In April 2002, to break the deadlock the mef told the cpcb to take a final decision. It was then that the board suggested the withdrawal of an entire set of emission standards for diesel engine-driven agricultural pump sets, and also toned down norms for gensets up to 50 kw capacity. "Had we not taken such a step, the process of notification would have got delayed," says a board official. "To compensate for the dilution of standards for small-sized gensets, we have made emission norms for large-sized gensets more stringent," he adds.

It is, however, inexplicable that when the tc could refuse to go soft, why did the mef have to succumb to lobbying? "Why was the committee set up when priority had to be given to the interests of the industry? Why did the ministry waste the time of the technical experts?" asks a tc member. All attempts to contact cpcb chairperson D K Biswas to elicit a response in this regard proved futile.

Panel's progress
The tc was set up in 2000, with its term ending in June 2002. It was an extension of the Mathur committee set up in 1997 to draft emission norms for gensets running on kerosene and petrol. The standards for kerosene and petrol sets were notified by the mef in 1999 as the Environment (Protection) (Second Amendment) Rules, 1999.

In the case of diesel engines since the variants used for gensets as well as agricultural pump sets are quite similar, the committee decided to recommend standards for both, reveals Mathur. Even though the formulation of the guidelines formally began in 2000, the cpcb had "told diesel engine manufacturers way back in 1997 to get their products tested at laboratories in the Pune-based Automotive Research Association of India (arai) and the Ahmednagar-based Vehicle Research Development Establishment", recounts Mendiratta. "Initially, they did not share their findings with us," he adds.

The small-sized diesel engine manufacturers were confident that they would not be covered under the rules, as any such move would affect the agriculture sector and the local market of gensets. But once the process got underway, they began to feel the heat. "The manufacturers participated in three meetings of the committee," reveals Mendiratta. "By September 2001, the tc had formulated the draft standards and by November the cpcb had forwarded the finalised version to the mef," he says.

Bending the rules
It was the filing of a public interest litigation (pil) petition in the Supreme Court in 2001 that made the mef initiate the notification exercise. The pil, filed by the United Communist Party of India, sought emission standards for diesel engines. The apex court directed that such benchmarks for diesel engines up to 800 kw capacity be notified by the mef within a period of eight weeks and that the cpcb should begin work on emission standards for diesel engines above 800 kw capacity.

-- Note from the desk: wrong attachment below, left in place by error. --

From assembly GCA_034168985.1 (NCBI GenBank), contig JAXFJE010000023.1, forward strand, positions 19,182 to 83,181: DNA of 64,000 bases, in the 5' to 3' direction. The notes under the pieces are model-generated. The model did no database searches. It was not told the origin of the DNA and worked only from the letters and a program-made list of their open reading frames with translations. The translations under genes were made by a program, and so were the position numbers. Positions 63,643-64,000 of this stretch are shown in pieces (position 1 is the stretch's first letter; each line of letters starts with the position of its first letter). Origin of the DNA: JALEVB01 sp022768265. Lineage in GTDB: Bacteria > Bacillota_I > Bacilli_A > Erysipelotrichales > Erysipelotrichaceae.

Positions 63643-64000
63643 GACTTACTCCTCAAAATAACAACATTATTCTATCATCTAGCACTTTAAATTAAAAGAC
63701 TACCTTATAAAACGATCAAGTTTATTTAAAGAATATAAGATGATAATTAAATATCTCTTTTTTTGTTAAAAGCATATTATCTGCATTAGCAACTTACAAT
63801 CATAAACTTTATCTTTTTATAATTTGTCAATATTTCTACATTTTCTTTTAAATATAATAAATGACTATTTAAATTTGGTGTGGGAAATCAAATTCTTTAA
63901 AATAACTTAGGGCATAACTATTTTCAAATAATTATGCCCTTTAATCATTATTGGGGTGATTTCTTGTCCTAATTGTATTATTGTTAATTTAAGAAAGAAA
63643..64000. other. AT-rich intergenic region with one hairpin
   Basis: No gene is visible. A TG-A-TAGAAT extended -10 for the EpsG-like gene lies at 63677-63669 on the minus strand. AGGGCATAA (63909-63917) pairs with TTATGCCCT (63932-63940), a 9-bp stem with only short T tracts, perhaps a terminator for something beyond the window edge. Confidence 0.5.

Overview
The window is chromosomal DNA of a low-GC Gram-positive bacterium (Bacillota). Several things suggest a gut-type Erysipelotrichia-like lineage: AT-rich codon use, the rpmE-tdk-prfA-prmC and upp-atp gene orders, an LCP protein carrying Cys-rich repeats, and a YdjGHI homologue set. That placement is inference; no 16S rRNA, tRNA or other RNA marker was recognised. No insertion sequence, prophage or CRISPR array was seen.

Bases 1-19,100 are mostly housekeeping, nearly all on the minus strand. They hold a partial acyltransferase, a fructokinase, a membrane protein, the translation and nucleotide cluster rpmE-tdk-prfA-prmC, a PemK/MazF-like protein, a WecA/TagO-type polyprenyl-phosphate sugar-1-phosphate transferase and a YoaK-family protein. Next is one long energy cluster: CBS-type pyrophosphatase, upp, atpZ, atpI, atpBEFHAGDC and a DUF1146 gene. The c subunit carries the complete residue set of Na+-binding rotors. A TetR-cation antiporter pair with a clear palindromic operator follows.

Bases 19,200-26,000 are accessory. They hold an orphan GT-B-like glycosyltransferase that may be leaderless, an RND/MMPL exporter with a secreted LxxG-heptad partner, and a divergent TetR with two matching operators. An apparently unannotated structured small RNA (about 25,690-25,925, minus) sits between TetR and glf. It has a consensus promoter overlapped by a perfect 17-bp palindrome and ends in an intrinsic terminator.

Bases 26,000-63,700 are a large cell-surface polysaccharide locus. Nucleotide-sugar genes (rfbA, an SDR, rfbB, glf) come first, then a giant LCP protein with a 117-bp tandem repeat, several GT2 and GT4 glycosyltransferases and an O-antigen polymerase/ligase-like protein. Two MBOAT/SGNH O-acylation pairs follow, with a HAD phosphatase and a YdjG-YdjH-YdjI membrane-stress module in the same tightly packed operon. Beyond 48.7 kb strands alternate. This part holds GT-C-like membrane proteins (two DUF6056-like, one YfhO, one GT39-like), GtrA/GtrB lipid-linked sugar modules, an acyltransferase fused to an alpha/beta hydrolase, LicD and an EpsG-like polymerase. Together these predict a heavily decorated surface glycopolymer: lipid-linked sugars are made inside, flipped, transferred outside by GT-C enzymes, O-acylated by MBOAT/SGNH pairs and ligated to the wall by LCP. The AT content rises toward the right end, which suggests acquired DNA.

After an assurance from the mef that the standards would be notified soon, the pil was disposed of in March 2002. This promise was only half kept in that though the regulations have been put in place, they are not in consonance with the recommendations.

There is one marked difference between the standards that have been finally notified for diesel engines up to a capacity of 800 kw and those that were recommended originally -- the absence of standards for agricultural pump sets. Apart from this, some changes have been made in the emission standards for diesel engines for gensets too:

l The norms were expected to be enforced from January 1, 2003, onwards. But manufacturers have got time till July 1, 2003, to comply with the rules

l Whereas the notification maintains the recommended standards for oxides of nitrogen (nox) and hydrocarbons (hc), those for carbon monoxide (co) and particulate matter (pm) have been changed. As per the suggested standards, diesel engines with a capacity up to 19 kw had an emission limit of 3.5 gramme per kilowatt hour (g/kw-hr) for co and 0.5 g/kw-hr for pm. But in the final notification, the emission standards are 5.0 g/kw-hr and 0.6 g/kw-hr, respectively.

In the end it boils down to the fact that the mef has let certain segments of the industry get away scot-free, most of the regulations are at variance with the experts' suggestions and a strong political flavour in the decision-making process has imparted a bad aftertaste to the episode. Small-sized diesel engine manufacturers -- especially those that make agricultural pump sets -- stand appeased, but at the cost of public health. And the mef has a whole lot of probing posers to answer. What remains to be seen is whether it will field the questions or, as is its wont, sidestep them.